Leave password field empty to keep your existing password!
Catherine Lanser is a writer from Madison, Wis. who grew up on the shores of Lake Michigan. She ate so much salmon as a child, if you cut into her you would find flaky flesh that you could easily lift away with a salad fork.
She has lived in the Midwest her whole life and writes blogs, essays and narrative nonfiction about her life and growing up as the baby of a family of nine children. Catherine is looking for a home for her first full-length memoir about how she found her place in her family, told through the lens of her brain tumor and her father’s stroke.
She reads a lot of memoirs and writes about the brain, migraines, being sick, and other things. If you want to learn more about why she writes about illness this link will take you to an article Catherine wrote on that topic.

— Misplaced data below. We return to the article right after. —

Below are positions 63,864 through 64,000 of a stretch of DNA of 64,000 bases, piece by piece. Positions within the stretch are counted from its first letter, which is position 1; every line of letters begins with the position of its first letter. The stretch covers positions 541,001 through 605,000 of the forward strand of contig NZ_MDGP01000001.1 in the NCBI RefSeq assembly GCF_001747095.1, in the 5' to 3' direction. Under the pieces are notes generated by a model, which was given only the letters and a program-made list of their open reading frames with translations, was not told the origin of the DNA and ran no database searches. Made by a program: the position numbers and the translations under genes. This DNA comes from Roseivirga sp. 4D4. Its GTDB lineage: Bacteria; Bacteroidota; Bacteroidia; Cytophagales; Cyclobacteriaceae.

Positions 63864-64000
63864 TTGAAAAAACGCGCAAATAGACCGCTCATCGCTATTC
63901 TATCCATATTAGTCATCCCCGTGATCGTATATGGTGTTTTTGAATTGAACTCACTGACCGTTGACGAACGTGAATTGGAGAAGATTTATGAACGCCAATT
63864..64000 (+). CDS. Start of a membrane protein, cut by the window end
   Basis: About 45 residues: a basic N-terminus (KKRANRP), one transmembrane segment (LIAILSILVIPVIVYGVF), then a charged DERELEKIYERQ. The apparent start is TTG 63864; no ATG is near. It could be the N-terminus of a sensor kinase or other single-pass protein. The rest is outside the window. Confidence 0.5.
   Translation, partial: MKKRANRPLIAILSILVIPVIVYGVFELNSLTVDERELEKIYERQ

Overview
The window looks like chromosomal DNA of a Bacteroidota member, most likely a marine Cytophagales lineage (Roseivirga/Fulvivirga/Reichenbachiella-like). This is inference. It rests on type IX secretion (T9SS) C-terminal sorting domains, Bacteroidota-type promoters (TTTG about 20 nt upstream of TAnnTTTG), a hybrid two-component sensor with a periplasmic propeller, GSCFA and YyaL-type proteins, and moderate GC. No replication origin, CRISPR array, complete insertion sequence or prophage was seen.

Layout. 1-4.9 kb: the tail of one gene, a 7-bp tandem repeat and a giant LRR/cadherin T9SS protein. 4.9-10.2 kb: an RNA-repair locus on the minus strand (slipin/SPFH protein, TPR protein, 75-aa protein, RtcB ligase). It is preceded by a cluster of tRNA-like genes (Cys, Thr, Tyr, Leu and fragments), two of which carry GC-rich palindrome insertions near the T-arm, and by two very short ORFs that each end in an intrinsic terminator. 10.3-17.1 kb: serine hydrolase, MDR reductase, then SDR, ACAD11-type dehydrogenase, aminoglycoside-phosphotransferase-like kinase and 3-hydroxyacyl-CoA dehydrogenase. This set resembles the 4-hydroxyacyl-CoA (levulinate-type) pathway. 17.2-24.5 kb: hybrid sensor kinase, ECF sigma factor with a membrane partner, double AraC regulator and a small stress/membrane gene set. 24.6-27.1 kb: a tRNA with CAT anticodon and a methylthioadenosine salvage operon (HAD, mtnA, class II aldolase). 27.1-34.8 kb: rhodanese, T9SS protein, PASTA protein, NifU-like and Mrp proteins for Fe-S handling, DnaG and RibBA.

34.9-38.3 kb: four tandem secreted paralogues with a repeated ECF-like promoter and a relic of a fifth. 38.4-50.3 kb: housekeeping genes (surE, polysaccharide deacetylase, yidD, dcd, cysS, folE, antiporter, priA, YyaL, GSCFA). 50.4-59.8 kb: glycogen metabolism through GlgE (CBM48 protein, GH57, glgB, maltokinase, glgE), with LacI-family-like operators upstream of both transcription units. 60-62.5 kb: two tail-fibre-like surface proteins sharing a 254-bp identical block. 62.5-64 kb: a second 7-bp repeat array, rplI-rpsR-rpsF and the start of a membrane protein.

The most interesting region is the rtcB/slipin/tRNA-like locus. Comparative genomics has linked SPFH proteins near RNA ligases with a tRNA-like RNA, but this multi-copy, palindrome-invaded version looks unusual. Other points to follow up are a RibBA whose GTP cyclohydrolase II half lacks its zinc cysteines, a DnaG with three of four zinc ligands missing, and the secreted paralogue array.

Sleepwalking or sleep talking, which makes a person who is asleep appear to be awake is the opposite of another sleep abnormality, sleep paralysis, which inhibits the body of a person who is awake. As someone who experiences both, I can tell you they both bring terror in different ways. Sleepwalking or sleep talking, it's not as hilarious as it often appears in movies and sitcoms. For every person you see perching over the edge of a cliff or walking into the bedroom of someone inappropriate, there are hundreds more sleepwalkers who get stuck in the corner of their bedroom. The most dangerous thing I do when I'm sleepwalking is to stand up on the bed and knock my head on the overhead light. But sleepwalking or sleep talking can be a distressing wakeup call to bedfellows at 3 a.m. I'm usually yelling and standing and pointing to something that I'm sure has mysteriously appeared in the room. I once nearly gave a friend I was traveling with a heart attack when I jumped up and bellowed, “What's that?” We were in Costa Rica sleeping in a room with an open-door policy to geckos, iguanas, and stray cats. “Where?” she asked, popping out of her slumber. “That monkey!” I pointed. “Where?” “There,” I said, pointing in the direction of a lamp. “Where?” Over there, wearing the hat!” Certain there was no monkey wearing a hat, she returned to her sleep after her heartbeat returned to normal. The next morning, she mentioned the monkey. I didn't have any recollection, as I usually didn't. Sleepwalking and sleep talking are kind that way. The panic usually lands on the other person. But sleep paralysis is not that kind. Sleep paralysis, where someone is awake but unable to move occurs when the mind wakes up before the body gains its ability to move again. Paralysis is a normal part of REM sleep, designed to keep the body still during dreaming to protect it, which is precisely what does not happen when someone sleepwalks or sleep talks. Dreams from REM sleep can carry over into this paralyzed moment causing waking dream-like hallucinations. For me, it begins with a dream in which I am trying to wake up. Someone is holding my eyes shut or sitting on top of me so I can't. Recently it was my husband, who resembled Philip Seymour Hoffman. To make matters worse, Philip Seymour Husband was forcing me to wear a winter coat even though I was also inside a sleeping bag. I could feel the heat radiating off me, and I told him that I wanted to wake up, but he held the sleeping bag over me and I could feel my temperature rising. I couldn't move to take it off and that meant I couldn't wake up. We struggled until I realized he was the real Philip Seymour Hoffman, not my husband. Since I figured out the riddle, he let me out. I could move again and opened my eyes. For a moment I felt relief, from the heat and the inability to wake up, sure I was physically kicking off my real heavy quilt. But my joy only lasted a minute because I realized that I was still hot. This meant that I was only awake in my dream and not in real life. The scene started again. I told Philip Seymour Hoffman that I wanted to wake up. He smothered me again. I couldn't wake up and was burning up. Then, before I combusted, he let me out of the sleeping bag. I could move my arms and legs and open my eyes. The relief at not being stuck in slumber forever felt almost like a shot of adrenaline. But it only lasted a second when I realized I was still asleep. The dream repeated so many times I lost count. It's not always Philip Seymour Hoffman who keeps me in dreamland. Sometimes it's an unknown ghoul who is holding my eyes shut. I struggle again and again and win, finally opening my eyes to the real world. But then I come to understand that I am still trapped in the dream. No matter how hard I fight I don't have the physical power to leave the dream world behind. I try to open my eyes, but they will not move. I try and lift my hands, but I have no control. I try to roll my shoulders so that I will flip over, but my body does not respond. Defeated, I fall back asleep. Hope returns each time I see myself opening my eyes in my dream followed by desperation when I realize I'm stuck in sleep. Unlike sleepwalking and sleep talking, where I talk, but do not know that I am doing it, I try to scream to let someone know that I am trapped, but my voice does not work. I cannot move my mouth to get the words out and I don't have the mechanics to speak anymore. The solution is easy, though unknowable as it occurs. If I stop fighting and go back to sleep, the sleep cycle would continue, paralysis would eventually go away, and I would wake up. When I eventually claw myself to alertness, the relief is as great as I imagined it would be, but the fear remains. I am groggy from waking during a disrupted sleep cycle and exhausted from the struggle. Unlike sleepwalking or talking, I do not want to risk going back to sleep and into the place of no escape.